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Renaissance Mastery Meets High-Tech Through 3D Printed Work By Michelangelo
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Design6 years ago

Renaissance Mastery Meets High-Tech Through 3D Printed Work By Michelangelo

Michelangelo was born 541 years ago the week of March 6, and in his 89 years, he created some of the most beautiful works of art of its kind. From sculptures like Pietà and David to the painted ceilings of the Sistine Chapel.

Michelangelo is recognized by many as one of the greatest artists to live and a great deal of effort has gone into preserving his work, as well as replicating it. Since Michelangelo’s death, his paintings, statues, and architecture have been copied in some form or another. When the Welborn family of Renaissance Masters obtained permission in 2014 through a declaration by The House of Michelangelo, Casa Buonarroti Foundation, and the official foundry of Vatican City to reproduce 28 sculptures, the art liaisons wanted to capture Michelangelo’s artistry in a historic way.

Not long after, 3D scanning experts Scansite got involved, bringing in 3D printing from FATHOM and metal casting from Artworks Foundry. Together in 2015, the teams went from 3D scanning the statues to 3D printing scaled models to making bronze replicas using the lost wax casting method. The results available in 2016 from this collaboration have transformed the ancient artistry of metalworking as we know it.

From 3D printed model (top left) to wax mold (bottom left) to the bronze statue (right)

1st step: Scansite team scans the statue and converts point cloud data into a digital model

2nd step: FATHOM analyzes the digital model, determines the optimal 3D printing technology, material, and orientation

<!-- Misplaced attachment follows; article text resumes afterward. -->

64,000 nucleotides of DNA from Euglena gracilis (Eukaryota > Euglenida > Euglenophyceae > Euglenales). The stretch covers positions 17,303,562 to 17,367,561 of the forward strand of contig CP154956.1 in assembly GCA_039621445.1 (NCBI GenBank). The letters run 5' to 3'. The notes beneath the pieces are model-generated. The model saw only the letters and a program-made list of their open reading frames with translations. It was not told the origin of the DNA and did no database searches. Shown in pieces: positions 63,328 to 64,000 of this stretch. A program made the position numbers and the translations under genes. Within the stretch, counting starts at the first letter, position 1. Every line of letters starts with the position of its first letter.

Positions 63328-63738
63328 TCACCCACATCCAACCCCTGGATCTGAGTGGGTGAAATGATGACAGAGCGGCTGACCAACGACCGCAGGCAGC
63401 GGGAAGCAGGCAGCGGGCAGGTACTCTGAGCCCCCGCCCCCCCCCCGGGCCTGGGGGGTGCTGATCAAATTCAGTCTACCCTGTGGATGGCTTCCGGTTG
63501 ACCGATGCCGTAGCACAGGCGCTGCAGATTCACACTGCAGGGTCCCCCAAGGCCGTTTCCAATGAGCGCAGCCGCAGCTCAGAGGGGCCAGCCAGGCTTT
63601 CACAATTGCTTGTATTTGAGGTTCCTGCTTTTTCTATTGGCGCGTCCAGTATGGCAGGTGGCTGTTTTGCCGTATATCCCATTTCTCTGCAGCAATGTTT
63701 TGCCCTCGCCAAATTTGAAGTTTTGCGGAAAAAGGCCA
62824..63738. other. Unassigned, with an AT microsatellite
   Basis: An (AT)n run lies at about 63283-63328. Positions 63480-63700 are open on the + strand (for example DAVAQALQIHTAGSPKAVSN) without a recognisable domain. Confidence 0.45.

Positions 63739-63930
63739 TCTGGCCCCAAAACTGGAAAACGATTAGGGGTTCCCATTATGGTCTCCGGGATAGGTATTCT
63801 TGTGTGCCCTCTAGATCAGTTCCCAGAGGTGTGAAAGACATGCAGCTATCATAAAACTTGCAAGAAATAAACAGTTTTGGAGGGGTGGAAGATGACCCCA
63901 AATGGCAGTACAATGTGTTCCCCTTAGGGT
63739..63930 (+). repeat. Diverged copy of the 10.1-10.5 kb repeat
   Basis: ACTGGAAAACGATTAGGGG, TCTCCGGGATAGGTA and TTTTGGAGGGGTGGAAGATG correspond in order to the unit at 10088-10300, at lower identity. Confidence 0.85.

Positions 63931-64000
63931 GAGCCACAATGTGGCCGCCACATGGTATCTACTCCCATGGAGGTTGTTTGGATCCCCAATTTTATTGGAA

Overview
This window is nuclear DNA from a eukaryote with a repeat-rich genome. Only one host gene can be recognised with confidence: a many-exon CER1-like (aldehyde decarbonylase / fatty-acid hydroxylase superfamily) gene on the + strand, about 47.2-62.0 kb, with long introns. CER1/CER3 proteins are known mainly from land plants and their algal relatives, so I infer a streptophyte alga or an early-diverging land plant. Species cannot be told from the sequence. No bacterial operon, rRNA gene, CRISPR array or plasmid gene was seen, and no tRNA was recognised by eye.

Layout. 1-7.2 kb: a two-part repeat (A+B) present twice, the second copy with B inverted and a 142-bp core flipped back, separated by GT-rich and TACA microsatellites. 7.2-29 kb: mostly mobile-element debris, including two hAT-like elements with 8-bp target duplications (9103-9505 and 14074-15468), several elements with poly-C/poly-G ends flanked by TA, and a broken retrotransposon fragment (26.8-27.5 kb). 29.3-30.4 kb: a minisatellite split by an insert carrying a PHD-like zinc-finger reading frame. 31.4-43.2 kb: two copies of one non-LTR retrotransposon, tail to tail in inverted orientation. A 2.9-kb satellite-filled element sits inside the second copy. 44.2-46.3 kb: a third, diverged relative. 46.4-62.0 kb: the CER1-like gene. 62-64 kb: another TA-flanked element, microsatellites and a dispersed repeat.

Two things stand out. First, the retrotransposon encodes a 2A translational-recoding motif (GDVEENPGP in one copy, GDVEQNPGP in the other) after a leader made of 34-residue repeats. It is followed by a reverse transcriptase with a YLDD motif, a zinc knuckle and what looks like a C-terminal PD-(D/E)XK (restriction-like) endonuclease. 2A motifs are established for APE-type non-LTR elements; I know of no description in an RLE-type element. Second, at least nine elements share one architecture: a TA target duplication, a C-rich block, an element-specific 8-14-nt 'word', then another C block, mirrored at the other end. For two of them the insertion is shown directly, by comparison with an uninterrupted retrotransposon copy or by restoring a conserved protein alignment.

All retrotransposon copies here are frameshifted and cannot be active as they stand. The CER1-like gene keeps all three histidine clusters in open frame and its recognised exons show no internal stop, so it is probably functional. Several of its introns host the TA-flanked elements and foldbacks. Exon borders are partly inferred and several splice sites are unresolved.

After that, 3D prints model on an Objet500 Connex 3D printer (PolyJet in VeroBlue).

3rd step: Artworks Foundry takes FATHOM’s 3D printed model and creates a negative rubber mold to create a wax model for metal casting

4th step: Bronze ingots are melted in a furnace at 1,700 degrees Fahrenheit, then poured into the shell, melting away the wax, creating a bronze model

Bacchus by Michelangelo was created using the same process from 3D scanning to 3D printing to lost wax casting

Scansite team 3D scanning Moses by Michelangelo for FATHOM to 3D print

3D printed Moses by Michelangelo from 3D scanning data by Scansite

3D printed Madonna of the Stairs by Michelangelo from 3D scanning data by Scansite (left) and final version in bronze (right)

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Octavia Hansen
Community Member
2 years ago

As beautiful as art reproductions can be and the advance in technology to reproduce items, I would like to see a balance by producing necessary items to improve life . . . shoes, bicycles, water carrying pipes. Art is good for the soul but at the cost of missing a decent standard of living this is a self-defeating accomplishment. You can read a book and think your life is better, or do something real and make your life better . . .

Oscar L Gerth
Community Member
5 years ago

And yes, very nice post

Octavia Hansen
Community Member
2 years ago

As beautiful as art reproductions can be and the advance in technology to reproduce items, I would like to see a balance by producing necessary items to improve life . . . shoes, bicycles, water carrying pipes. Art is good for the soul but at the cost of missing a decent standard of living this is a self-defeating accomplishment. You can read a book and think your life is better, or do something real and make your life better . . .

Oscar L Gerth
Community Member
5 years ago

And yes, very nice post

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